But considering that Mrs. Hunter of Gary, Indiana, spent just under two decades bringing her eponymous product to market, it's worth reading the chronicle of a hapless home inventor who has finally realized her delicious dream. Along the way, 73-year-old Hunter hired I.D.'er David Smith to refine the design, which looks something like a cross between a baster syringe and a tea infuser, and had fellow churchgoers spread the word as chefs declared the marinating stick to be superior to injection-based alternatives... which led to a reality TV pitch and finally distribution by Target this holiday season.
Where Mary arrived at her insight through experimentation and a stroke of (perhaps divine) inspiration, this week also saw news of a breakthrough in 3D printing food: Barcelona-based Natural Machines (placeholder site as of press time) can extrude up to six materials in a single job, with a heated build platform to boot. Frankly, I don't necessarily find it unappetizing—I'd rather be 'processing' foods myself than buying them from shelves—but I don't really see the point. Nor does Wall Street Journal's Ben Rooney, who wasn't particularly impressed by the portrait that Natural Machines produced in ketchup in his video report:
In a rather more lighthearted look at postmodern foodways (PMFW), The Atlantic identifies a baker's dozen delivery diners, from the Introvert to the Dinosaur, citing an AM New York clipping about Gothamites' web-enabled dining habits. But perhaps the most interesting takeaway message (pun intended) is an insight from a related New York Times article, also linked in the "Taxonomy of Food Delivery Diners," from a couple of weeks ago. It turns out that Fast Food, Not Fine Dining, Tops Expense Account List—business travelers on the company dime are more inclined to simply sustain themselves in transit than to charge boozy client dinners for accounting to sort out later.
...the latest quarterly report from a major expense-account software-management firm called Certify [ranks restaurants] by the frequency with which they turn up on expense accounts. Certify says that the rankings are based on analysis of "millions of business receipts from the past three months" from its corporate clients...
No. 1 in most-expensed restaurants was Starbucks, followed by McDonald's and Subway... in the report's top-rated restaurants, a category where restaurants are ranked aspirationally rather than just on frequency of purchases, the top five are Jimmy John's, Chipotle, Chick-fil-A, Panera Bread, and (ready for this one?) Dunkin' Donuts.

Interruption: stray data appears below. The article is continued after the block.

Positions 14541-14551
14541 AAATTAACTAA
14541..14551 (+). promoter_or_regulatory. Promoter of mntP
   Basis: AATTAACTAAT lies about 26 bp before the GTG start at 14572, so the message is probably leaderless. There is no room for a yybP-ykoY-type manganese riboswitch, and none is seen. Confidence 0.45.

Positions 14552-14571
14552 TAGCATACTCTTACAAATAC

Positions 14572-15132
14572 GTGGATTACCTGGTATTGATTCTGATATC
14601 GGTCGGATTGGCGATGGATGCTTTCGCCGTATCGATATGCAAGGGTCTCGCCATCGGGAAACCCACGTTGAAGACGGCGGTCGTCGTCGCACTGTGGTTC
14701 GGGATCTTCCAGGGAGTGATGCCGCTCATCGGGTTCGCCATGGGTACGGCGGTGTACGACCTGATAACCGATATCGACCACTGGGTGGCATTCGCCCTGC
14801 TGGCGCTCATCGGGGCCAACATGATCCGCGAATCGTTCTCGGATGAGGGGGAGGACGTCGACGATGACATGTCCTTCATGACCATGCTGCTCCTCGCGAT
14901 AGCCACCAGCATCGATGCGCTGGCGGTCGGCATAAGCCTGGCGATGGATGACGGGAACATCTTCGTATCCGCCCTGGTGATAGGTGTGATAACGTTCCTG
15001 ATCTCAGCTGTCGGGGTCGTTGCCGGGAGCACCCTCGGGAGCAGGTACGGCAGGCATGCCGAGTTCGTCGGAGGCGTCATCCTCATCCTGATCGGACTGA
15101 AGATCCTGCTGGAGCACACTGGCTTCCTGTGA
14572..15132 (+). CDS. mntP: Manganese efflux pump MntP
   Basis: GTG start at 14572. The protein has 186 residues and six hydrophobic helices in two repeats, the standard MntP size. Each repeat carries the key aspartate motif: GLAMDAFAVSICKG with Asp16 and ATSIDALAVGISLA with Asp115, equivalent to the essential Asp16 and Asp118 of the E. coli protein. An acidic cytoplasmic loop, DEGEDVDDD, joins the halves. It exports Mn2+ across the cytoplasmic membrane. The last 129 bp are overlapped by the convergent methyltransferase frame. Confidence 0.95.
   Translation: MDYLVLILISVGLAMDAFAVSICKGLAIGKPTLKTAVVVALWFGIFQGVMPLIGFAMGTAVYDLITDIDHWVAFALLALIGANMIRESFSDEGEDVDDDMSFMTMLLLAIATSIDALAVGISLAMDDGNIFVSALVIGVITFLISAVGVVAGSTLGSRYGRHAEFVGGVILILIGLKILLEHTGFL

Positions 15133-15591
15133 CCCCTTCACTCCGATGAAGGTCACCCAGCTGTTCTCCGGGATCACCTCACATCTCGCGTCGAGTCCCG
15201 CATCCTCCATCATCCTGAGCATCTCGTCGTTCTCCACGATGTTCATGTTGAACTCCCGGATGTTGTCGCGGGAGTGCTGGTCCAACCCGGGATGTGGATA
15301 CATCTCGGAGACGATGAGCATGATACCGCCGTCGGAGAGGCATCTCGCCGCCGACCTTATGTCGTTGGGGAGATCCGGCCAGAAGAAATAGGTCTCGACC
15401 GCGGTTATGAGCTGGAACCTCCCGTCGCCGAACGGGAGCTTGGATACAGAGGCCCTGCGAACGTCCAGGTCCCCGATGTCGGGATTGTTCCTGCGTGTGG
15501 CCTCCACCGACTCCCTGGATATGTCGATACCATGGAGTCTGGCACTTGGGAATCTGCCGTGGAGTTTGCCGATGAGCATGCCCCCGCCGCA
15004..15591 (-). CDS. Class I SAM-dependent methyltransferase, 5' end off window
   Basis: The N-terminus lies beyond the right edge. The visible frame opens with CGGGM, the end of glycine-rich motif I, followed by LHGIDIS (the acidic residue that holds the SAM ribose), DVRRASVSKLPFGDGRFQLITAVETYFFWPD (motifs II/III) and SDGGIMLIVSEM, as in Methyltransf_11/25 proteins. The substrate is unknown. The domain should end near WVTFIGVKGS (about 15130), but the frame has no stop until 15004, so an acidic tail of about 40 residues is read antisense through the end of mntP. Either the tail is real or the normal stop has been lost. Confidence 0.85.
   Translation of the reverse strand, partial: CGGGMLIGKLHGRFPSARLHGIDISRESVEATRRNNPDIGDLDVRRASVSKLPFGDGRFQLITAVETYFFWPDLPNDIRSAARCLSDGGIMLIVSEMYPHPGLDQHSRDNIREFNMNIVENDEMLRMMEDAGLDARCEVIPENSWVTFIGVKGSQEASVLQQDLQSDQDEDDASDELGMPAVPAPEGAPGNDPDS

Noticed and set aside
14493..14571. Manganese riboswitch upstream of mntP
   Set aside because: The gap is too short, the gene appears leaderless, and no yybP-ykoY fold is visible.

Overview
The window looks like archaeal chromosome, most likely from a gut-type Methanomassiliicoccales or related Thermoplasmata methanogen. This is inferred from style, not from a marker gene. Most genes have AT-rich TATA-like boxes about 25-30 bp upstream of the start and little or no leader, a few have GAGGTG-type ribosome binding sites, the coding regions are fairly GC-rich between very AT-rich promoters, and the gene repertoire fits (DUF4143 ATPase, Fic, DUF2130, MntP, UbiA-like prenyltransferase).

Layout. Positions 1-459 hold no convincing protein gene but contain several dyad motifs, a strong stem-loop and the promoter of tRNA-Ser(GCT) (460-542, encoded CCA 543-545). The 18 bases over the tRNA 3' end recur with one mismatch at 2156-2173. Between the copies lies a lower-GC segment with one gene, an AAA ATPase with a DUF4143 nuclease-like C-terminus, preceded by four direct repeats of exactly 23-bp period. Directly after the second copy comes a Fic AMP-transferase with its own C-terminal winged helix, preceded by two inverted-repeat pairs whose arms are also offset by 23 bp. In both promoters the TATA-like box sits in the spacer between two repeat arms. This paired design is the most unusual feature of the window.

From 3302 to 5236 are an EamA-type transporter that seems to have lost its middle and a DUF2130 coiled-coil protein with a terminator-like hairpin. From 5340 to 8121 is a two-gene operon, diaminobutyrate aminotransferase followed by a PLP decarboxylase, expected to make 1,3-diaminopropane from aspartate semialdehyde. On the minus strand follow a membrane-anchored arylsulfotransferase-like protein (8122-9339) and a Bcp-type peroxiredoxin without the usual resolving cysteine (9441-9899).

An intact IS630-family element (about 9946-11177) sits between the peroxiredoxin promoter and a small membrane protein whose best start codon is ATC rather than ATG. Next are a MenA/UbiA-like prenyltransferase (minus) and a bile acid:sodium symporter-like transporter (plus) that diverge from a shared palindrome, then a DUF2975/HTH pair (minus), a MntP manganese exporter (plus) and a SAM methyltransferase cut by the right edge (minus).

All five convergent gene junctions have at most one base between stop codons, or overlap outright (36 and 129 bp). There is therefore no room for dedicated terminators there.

Shrinking per diems and austerity measures are obviously a factor, but I was also interested to learn about another criteria for discerning diners: "The availability of Wi-Fi. That always is a driver. A lot of people say, If I have to choose between a restaurant that has Wi-Fi and one that doesn't, I'm going to go with the Wi-Fi." It's a weird, imperfect feedback loop of our tech-enhanced (or addled) age: we're equally inclined to order food online as we are to seek Internet connectivity in harshly-lit, sweet-n-sour-smeared environs.
Meanwhile, yet another fast food phenomenon was duly noted in the Times, though it might be foreign to non-motorists: "paying it forward" refers to footing the bill for the folks behind you in a drive-through.
You could chalk it up to Southern hospitality or small town charm. But it's just as likely the preceding car will pick up your tab at a Dunkin' Donuts drive-through in Detroit or a McDonald's drive-through in Fargo, N.D. Drive-through generosity is happening across America and parts of Canada, sometimes resulting in unbroken chains of hundreds of cars paying in turn for the person behind them...
Perhaps the largest outbreak of drive-through generosity occurred last December at a Tim Hortons in Winnipeg, Manitoba, when 228 consecutive cars paid it forward. A string of 67 cars paid it forward in April at a Chick-fil-A in Houston. And then a Heav'nly Donuts location in Amesbury, Mass., had a good-will train of 55 cars last July.
I guess I've been missing out on an uncanny slice of Americana... though somehow I doubt that the McDonald's at the corner of Atlantic and Vanderbilt sees many Big Mac benefactors. Author Kate Murphy speculates that anonymity is paramount, and as much as the concept of the drive-through speaks to American car culture, it's certainly a delightful twist on an otherwise transactional interaction.
Lastly, in an unexpected case of innovation in a resource-constrained context, rapper Ja Rule is apparently penning a 'microwave cookbook'; his newfound expertise thanks to a 20-month stint in prison (no word on whether he's continued to hone his craft since he was released in May). But given the breadth of variation between microwave ovens—each with its own power scale and dead spots—I suspect that the equipment matters as much as the technique.